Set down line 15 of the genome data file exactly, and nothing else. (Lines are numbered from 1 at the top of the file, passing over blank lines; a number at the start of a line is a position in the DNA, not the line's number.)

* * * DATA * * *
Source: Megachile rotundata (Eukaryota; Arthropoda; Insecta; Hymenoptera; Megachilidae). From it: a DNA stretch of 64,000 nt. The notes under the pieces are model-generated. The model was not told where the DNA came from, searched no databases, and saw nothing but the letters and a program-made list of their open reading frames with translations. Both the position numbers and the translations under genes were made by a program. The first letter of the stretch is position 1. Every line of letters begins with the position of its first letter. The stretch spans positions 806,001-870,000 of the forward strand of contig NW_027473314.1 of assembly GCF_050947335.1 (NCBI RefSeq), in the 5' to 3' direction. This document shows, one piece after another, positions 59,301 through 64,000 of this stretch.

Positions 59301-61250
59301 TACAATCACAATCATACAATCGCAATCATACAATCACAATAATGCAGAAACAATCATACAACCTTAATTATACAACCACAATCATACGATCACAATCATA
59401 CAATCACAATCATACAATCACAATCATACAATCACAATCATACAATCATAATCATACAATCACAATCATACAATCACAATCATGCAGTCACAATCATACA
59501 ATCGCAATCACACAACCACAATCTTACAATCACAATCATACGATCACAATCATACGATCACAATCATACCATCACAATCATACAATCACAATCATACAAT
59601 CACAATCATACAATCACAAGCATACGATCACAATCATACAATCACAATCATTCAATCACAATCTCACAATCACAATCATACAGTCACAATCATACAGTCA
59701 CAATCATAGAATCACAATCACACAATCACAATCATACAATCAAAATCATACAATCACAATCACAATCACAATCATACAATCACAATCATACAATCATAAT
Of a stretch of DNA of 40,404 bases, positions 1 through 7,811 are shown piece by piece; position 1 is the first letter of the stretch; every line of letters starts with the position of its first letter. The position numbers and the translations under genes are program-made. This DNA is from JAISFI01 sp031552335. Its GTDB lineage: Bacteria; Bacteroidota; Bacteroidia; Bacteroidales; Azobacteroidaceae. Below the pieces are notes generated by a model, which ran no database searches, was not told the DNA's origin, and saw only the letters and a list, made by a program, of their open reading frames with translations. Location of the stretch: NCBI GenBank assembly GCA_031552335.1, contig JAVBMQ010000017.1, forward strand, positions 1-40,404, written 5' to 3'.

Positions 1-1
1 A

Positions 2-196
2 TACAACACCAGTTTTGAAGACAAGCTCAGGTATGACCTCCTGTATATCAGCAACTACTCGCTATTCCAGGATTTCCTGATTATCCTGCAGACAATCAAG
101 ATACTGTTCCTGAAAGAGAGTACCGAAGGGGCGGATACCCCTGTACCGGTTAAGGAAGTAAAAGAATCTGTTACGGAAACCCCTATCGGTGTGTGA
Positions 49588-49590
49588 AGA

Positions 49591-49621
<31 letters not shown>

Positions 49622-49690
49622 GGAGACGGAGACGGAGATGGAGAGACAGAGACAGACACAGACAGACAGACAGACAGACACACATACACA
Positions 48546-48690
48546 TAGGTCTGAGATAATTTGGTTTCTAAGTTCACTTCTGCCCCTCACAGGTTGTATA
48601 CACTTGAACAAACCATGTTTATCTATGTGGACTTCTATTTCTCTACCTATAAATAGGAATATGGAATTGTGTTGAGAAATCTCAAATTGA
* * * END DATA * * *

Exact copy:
49588 AGA